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How and Where to Write About Technology in Your Business Plan

Tim Berry

6 min. read

Updated March 8, 2023

Male entrepreneur writing on a whiteboard listing out the technology features and uses for his business.

Often, a business plan introduces a new technology that requires some explaining.

On one hand, as a reader of business plans for investors, I see way too many business plans that ask a reader to wade neck-deep through technology to get to the business. That’s a great way make your reader run in the other direction! It’s a business plan, not a term paper or thesis. Establish technology as a differentiator, when it is. Tell me about it in relation to its importance to the business. Don’t force me to understand it when I don’t need to.

On the other hand, as a writer, manager, and user of business plans as tools for steering a business, I believe you should discuss your technology in the plan for any business. Even if technology isn’t the driving force of your business or your main differentiator, these days, almost all businesses have to manage technology as part of branding, marketing, and communications.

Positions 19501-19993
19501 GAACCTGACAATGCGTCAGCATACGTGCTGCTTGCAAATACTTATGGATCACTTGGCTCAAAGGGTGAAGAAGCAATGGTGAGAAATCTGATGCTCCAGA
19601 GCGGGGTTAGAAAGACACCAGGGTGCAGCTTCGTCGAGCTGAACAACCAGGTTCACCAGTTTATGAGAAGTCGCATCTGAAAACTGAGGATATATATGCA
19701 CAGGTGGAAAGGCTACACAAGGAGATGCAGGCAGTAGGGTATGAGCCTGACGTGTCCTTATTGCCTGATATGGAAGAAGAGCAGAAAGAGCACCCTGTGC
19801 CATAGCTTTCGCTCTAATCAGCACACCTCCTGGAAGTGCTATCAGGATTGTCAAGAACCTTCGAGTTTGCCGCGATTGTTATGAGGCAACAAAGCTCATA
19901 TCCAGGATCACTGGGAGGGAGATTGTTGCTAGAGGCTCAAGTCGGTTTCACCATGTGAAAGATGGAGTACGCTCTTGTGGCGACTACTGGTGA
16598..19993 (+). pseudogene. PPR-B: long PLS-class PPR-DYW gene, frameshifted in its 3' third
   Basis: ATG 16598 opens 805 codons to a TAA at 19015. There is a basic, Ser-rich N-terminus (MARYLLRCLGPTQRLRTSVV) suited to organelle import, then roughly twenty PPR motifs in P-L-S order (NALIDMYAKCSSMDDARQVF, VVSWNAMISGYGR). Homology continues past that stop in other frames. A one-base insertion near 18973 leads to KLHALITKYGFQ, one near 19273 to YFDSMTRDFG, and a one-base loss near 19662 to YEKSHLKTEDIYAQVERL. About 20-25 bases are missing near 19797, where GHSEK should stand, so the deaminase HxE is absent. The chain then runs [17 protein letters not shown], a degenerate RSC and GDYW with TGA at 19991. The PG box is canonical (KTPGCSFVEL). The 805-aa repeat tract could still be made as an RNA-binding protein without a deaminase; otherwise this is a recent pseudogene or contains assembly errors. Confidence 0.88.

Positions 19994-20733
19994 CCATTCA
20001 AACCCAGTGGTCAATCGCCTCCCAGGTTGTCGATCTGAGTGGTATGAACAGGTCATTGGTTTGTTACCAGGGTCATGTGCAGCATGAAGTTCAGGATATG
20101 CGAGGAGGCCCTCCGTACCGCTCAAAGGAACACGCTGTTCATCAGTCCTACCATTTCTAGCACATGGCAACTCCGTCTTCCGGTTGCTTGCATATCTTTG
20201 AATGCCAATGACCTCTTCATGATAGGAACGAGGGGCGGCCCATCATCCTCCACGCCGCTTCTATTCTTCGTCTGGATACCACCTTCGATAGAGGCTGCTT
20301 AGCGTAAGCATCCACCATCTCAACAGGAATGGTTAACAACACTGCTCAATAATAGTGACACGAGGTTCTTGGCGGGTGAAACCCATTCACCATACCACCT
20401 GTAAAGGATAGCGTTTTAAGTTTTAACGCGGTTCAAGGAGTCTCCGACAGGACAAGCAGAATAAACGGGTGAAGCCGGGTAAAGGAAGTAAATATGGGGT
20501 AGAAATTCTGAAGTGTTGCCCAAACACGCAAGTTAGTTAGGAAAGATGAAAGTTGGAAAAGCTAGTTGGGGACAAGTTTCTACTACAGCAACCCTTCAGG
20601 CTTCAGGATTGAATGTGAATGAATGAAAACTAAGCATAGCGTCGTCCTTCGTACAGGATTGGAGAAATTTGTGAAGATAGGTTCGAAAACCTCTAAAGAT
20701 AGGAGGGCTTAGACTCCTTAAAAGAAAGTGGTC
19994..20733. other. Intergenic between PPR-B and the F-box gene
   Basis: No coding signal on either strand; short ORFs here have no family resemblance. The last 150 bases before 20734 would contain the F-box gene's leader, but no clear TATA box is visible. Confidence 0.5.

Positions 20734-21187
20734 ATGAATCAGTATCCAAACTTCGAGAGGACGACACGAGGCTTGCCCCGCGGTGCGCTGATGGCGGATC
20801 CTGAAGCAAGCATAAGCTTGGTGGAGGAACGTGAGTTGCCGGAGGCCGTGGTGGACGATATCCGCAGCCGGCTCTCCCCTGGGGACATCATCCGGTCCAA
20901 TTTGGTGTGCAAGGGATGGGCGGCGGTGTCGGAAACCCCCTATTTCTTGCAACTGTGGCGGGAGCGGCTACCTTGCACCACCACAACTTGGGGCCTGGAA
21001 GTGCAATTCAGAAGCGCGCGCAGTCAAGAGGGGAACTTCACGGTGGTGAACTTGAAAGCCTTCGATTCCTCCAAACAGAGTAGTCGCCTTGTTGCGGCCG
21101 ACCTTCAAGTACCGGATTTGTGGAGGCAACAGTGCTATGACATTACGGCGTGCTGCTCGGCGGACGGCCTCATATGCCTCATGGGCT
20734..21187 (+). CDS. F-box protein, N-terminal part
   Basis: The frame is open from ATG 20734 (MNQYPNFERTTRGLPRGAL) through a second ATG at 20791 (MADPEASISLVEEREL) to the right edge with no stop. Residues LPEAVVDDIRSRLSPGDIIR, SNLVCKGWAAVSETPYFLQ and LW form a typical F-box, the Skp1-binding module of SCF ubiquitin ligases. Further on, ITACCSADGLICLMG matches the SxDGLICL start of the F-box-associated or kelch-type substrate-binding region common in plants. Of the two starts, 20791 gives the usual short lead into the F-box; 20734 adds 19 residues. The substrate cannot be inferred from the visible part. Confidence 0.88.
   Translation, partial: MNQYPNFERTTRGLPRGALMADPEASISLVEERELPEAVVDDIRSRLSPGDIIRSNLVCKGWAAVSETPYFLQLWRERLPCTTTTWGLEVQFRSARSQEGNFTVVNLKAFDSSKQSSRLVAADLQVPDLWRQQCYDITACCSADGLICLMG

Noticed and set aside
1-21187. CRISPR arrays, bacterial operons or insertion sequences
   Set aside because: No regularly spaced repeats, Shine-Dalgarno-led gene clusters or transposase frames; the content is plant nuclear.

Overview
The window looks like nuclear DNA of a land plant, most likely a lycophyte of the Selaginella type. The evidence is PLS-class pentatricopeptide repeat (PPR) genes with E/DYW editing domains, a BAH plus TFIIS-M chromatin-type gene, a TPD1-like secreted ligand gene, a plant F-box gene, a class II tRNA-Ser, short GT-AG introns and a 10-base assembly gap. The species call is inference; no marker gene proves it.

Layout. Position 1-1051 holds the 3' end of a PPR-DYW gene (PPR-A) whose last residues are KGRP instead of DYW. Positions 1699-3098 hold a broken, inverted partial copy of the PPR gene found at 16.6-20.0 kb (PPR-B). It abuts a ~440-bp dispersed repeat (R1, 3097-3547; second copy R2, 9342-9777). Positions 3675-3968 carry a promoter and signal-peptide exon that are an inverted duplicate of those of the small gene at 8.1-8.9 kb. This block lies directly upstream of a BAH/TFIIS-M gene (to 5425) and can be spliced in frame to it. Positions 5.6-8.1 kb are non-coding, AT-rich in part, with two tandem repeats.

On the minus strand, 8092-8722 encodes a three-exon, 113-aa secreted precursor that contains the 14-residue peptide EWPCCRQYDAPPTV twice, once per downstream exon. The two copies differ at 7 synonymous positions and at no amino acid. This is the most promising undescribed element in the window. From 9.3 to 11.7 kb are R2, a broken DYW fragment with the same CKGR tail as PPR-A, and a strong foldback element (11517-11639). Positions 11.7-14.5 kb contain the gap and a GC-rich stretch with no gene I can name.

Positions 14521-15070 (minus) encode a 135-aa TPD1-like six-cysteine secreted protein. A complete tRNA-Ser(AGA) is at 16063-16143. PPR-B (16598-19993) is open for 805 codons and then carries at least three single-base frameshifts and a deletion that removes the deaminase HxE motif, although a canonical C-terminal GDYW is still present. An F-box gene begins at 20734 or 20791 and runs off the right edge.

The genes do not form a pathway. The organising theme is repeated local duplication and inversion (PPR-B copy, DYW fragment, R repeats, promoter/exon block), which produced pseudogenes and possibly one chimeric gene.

To the extent that technology matters, I want to see it in the priorities and in specific milestones. Are we developing what we should? Are we using what we should? Are we competitive with tools and process?

Let your business purpose be your guide

The point of my opening paragraphs is that the right way to handle technology in a plan depends on the context of the plan. As always, in business, form follows function.

As you develop technology descriptions, priorities, milestones and such in your own business plan, consider first the business plan’s purpose.

Business plans aren’t all the same. They are used for different things, such as: